Mr. Durante assumed that his priest was a reliable source of guidance, but we have reason to believe that—at least in the U.S.—many Catholics ignore priestly advice on birth control and divorce, and now, even the church’s dreadful position on gay rights; the ongoing worldwide sexual abuse scandal has further damaged the reputation of the clergy. Anyone who wants to perform due diligence on his or her faith—really probe to find out if it’s true—should realize that the priest is the last person to turn to since he is a paid propagandist: That’s what he was trained to be and hired to do. Never rely on a priest to provide objective analysis of his theological product. He always has a used car to sell. 


My article here last week was titled, The Bad Theology of Favorite Bible Verses, and brought this comment on Facebook from Chris Farnet: “I wonder how you distinguish ‘bad theology’ from ‘good theology.’ I would classify theology with the likes of alchemy, astrology, and phrenology. Are there really good ways to practice these things?” I am sometimes tempted to say, “Yes, there is good theology.” Hildegard of Birgen’s affirmation about God comes to mind, i.e., theology that seemingly does no harm. But is that, in fact, the case? Encouraging people to believe in a benevolent spirit that watches us day and night can’t be a good thing. That kind of faith bias is not reality-based thinking. (On this, see especially, Richard Carrier, What’s the Harm: Why Religious Belief Is Always Bad.)


Theology has roots in the free reign of human emotion, as the latter finds expression in visions, prayers, scriptures/revelations, trances, and the supposed insights of prophets and seers. Anything that anyone comes up with, under the influence of religious fervor, is fair game to plug into diverse theological systems. Bad theology (allow me to be blunt: BT = BS) prevails most of the time. Here are a few examples that come to mind.


·     Anything that looks like rationalization of Stone Age barbarism, e.g., human sacrifice, the death of Jesus to enable a god to forgive, is BT = BS. Christianity gets major demerits for having this ghoulish barbarism at the heart of its faith. 


·      BT = BS projects the worst aspects of human personality onto deities, e.g., a god is angry or jealous.


·      BT = BS claims to know more than we do know or can know, e.g., “God exits outside time and space.” How would anyone know that?  


·      BT = BS pretends to know about god(s), but fails to demonstrate, beyond reasonable doubt, that its sources of knowledge of god(s) are reliable and verifiable. When I pick up a book about theology, I want to read on page one how the author knows what he/she is about to tell us about god(s). But theologians commonly skip this step, or right away defer to the Bible, prayer, visions, revelations or meditation. BT = BS is not far behind.


·      BT = BS assumes the validity of personal opinions based on feelings about god(s): “I feel Jesus in my heart.” Sound epistemology is not based on feelings; feelings are evidence for what you’re feeling—and count for nothing when we’re trying to find out how the Cosmos works.


·      Theology that emerged from twisted, fanatical minds is BT = BS, e.g., Joseph Smith and Mormonism; the apostle Paul and the early Jesus cult.    


·      BT = BS comes up with sophomoric excuses for why an all-powerful god allows so much suffering and evil in the world, e.g., god punishes people, gives them pain to improve character. Or god is let off the hook because we have free will, he has a rival (the devil) who causes the trouble; or even, god can’t help it. All of these excuses are deeply flawed.


·       BT = BS makes promises about what will happen when people die. Humans are commonly terrified by the prospect that, at death, consciousness ceases forever; they don’t like the idea of oblivion. Religious bureaucrats, throughout history, have traded on these fears. They offer promises and threats about the afterlife based on no evidence whatever. The intuitions—and craftiness—of priests and preachers just aren’t good enough. In fact, the afterlife pitch is an aspect of theology that is dishonest and immoral.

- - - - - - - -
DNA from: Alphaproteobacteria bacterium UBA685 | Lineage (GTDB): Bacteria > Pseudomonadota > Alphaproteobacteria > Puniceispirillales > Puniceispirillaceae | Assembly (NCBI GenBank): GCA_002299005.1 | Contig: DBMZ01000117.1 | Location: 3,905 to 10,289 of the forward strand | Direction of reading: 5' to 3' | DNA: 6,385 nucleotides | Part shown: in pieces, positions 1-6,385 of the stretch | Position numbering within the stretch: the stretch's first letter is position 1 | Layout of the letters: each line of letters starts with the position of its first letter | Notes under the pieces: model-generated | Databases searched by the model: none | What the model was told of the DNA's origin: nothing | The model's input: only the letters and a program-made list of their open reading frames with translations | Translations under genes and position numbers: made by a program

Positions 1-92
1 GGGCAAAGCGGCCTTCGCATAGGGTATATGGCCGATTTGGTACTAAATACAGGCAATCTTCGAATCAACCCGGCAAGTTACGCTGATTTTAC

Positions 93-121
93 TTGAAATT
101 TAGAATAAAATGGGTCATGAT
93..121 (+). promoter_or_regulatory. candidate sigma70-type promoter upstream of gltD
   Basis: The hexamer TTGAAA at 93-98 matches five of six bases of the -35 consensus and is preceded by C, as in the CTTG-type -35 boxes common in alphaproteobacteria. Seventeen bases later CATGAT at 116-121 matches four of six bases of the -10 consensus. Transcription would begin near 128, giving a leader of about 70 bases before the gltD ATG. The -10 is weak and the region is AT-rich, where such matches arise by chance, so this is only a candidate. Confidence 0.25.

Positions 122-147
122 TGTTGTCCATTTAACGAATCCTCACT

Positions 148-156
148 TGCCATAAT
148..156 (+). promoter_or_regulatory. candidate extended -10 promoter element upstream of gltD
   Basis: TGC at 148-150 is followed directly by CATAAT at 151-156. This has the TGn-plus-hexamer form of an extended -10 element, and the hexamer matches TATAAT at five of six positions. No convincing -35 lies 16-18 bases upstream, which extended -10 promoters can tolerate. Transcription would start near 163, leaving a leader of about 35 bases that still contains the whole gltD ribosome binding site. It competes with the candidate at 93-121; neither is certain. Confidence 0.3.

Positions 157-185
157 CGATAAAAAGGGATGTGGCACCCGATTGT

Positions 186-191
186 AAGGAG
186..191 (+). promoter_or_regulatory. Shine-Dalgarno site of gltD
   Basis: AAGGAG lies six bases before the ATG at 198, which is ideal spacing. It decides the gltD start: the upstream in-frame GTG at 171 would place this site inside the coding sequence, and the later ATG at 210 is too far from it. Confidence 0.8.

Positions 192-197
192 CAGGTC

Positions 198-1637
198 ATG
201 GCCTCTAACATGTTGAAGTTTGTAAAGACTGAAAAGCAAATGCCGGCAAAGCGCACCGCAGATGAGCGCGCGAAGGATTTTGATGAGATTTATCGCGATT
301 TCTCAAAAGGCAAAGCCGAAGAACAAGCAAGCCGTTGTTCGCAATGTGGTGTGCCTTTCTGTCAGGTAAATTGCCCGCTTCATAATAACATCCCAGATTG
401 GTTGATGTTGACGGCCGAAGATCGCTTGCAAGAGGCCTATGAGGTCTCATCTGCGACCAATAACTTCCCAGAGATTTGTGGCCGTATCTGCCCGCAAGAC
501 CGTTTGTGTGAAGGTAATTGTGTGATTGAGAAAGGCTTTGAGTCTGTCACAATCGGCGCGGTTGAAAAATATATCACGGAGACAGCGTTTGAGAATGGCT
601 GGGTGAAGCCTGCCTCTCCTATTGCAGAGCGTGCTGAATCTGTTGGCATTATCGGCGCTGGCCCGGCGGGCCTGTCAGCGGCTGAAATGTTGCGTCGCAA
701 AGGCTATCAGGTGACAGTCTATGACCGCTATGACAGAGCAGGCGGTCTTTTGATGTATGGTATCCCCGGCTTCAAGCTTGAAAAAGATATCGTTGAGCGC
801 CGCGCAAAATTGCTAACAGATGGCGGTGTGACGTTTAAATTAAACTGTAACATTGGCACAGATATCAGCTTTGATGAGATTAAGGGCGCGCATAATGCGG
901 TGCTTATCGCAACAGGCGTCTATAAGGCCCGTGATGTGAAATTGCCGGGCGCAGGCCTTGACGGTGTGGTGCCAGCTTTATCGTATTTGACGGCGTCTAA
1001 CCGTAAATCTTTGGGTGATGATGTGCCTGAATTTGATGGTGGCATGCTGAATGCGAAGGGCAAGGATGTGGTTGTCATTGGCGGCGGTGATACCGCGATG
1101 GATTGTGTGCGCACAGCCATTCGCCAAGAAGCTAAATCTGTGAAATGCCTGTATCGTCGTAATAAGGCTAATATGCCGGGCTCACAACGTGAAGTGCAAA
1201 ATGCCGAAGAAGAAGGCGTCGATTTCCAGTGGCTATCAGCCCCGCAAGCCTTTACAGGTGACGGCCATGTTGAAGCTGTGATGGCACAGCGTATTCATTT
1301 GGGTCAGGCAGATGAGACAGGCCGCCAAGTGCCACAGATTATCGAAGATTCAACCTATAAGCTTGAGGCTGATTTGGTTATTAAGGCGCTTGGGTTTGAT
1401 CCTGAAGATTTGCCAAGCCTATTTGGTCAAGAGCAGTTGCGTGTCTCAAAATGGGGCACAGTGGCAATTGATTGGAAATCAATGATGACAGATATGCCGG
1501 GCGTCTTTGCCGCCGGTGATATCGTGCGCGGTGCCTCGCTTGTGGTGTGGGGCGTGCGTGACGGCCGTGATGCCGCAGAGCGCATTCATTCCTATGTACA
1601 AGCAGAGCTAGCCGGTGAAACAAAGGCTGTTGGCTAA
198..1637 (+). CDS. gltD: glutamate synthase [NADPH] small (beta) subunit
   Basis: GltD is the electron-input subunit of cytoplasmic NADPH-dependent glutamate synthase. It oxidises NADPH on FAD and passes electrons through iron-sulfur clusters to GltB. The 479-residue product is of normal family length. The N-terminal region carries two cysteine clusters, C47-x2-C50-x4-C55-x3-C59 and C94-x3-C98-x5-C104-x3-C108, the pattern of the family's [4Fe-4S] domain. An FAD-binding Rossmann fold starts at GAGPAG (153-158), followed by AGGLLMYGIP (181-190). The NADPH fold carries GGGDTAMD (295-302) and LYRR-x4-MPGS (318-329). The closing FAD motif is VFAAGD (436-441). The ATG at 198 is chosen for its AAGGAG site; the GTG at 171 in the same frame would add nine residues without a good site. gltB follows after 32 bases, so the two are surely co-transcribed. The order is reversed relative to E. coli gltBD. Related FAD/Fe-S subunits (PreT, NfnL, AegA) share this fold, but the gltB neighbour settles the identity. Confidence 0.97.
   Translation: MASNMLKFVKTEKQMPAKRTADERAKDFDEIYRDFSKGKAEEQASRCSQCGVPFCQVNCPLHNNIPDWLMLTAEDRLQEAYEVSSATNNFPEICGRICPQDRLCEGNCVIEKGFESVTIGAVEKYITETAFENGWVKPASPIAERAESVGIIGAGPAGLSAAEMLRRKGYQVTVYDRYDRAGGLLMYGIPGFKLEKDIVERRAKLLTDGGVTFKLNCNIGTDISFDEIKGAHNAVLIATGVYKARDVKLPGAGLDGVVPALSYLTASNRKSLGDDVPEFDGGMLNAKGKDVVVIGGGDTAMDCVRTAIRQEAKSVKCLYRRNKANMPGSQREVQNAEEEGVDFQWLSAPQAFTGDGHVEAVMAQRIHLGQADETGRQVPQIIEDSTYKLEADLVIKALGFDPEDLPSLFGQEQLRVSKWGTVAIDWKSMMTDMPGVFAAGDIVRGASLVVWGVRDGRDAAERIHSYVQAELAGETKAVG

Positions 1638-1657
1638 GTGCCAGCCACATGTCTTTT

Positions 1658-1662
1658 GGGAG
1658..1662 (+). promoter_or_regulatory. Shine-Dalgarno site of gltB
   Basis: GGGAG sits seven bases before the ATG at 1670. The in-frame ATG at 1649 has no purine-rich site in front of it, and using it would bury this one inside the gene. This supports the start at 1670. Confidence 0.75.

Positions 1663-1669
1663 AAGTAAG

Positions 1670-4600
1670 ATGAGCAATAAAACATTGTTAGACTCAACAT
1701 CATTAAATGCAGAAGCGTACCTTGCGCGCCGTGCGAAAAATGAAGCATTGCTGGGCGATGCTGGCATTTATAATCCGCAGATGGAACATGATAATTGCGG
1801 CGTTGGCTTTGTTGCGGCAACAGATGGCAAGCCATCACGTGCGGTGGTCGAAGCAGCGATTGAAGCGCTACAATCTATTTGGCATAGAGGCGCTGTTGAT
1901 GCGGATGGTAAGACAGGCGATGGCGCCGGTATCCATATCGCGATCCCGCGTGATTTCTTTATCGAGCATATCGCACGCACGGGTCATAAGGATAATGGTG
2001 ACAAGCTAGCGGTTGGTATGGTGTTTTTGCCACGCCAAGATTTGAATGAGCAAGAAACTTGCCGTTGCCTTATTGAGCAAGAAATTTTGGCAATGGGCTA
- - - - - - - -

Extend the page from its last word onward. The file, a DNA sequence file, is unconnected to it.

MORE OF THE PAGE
·      “God of the gaps” is BT = BS: phenomena that cannot yet be explained are credited to god. We cannot yet explain cosmic origins—what ignited creation—but cosmologists keep searching for answers because “a god did it” is no answer at all.


·      Theology that can’t come to terms with advancing knowledge and scientific findings cannot be good theology. Timothy Ferris chose an appropriate title for his 1988 book, Coming of Age in the Milky Way. We have been coming of age during the last few centuries. It’s no good trying to pretend that Edwin Hubble’s discoveries in the 1920s—that our immense galaxy is not the universe after all, and that the universe is expanding—didn’t change the way we are compelled to contemplate the Cosmos and our place in it. The knowledge revolution of the last couple of centuries especially has generally put theology in a defensive position, especially Christian personal theism, i.e., the god of the cosmos is tracking the thoughts and sins of every human.


It’s baffling that Christians themselves don’t grasp the incoherence that is obvious to observers outside the faith: It makes no sense whatever that Christianity has splintered endlessly, if it somehow is custodian of truth. Any such claim has been falsified repeatedly by Christians fighting each other over theology. The most devout, those most ardent believers, can’t agree on what the Christian god is like, what he expects of humans, and how he wants to be worshipped. There are now more than 30,000 Christian brands that show no signs whatever of reconciling, “coming together as one.” That old hymn lyric, “In Christ there is no east or west, in him no south or north, but one great fellowship to love throughout the whole wide earth,” is bunk. Theology that is this fractured is bunk.  



David Madison was a pastor in the Methodist Church for nine years, and has a PhD in Biblical Studies from Boston University. He is the author of two books, Ten Tough Problems in Christian Thought and Belief: a Minister-Turned-Atheist Shows Why You Should Ditch the Faith (2016; 2018 Foreword by John Loftus) and Ten Things Christians Wish Jesus Hadn’t Taught: And Other Reasons to Question His Words (2021). He has written for the Debunking Christian Blog since 2016.